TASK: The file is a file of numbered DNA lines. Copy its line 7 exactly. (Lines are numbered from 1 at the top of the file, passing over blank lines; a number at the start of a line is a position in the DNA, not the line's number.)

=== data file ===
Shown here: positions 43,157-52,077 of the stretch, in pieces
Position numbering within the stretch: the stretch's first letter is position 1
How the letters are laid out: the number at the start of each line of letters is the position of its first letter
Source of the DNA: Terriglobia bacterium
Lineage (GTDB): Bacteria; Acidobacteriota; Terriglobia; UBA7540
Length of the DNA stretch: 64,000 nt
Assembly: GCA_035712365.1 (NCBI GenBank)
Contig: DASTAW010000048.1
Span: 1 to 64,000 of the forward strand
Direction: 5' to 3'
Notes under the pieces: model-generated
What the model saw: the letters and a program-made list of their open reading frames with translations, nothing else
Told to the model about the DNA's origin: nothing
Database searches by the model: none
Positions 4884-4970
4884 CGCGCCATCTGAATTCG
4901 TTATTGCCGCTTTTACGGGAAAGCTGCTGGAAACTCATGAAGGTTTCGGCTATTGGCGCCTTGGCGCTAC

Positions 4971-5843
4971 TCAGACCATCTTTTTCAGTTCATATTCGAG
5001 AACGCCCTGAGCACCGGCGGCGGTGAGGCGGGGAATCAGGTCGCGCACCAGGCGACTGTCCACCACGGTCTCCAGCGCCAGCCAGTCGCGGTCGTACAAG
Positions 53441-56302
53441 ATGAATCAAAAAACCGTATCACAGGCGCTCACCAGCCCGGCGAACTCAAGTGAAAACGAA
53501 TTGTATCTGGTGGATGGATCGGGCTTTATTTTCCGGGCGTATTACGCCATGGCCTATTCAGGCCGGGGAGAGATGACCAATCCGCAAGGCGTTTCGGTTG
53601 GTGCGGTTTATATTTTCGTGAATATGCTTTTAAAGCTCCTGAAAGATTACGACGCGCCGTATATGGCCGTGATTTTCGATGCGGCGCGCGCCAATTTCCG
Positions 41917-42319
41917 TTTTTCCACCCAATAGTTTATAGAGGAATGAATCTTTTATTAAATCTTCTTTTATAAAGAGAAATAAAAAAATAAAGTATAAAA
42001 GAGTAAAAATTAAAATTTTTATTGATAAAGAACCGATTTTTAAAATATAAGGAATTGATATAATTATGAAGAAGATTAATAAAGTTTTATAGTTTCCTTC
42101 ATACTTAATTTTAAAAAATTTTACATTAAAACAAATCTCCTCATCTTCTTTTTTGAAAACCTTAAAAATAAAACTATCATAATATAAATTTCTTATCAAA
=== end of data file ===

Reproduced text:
Assembly: GCA_035712365.1 (NCBI GenBank)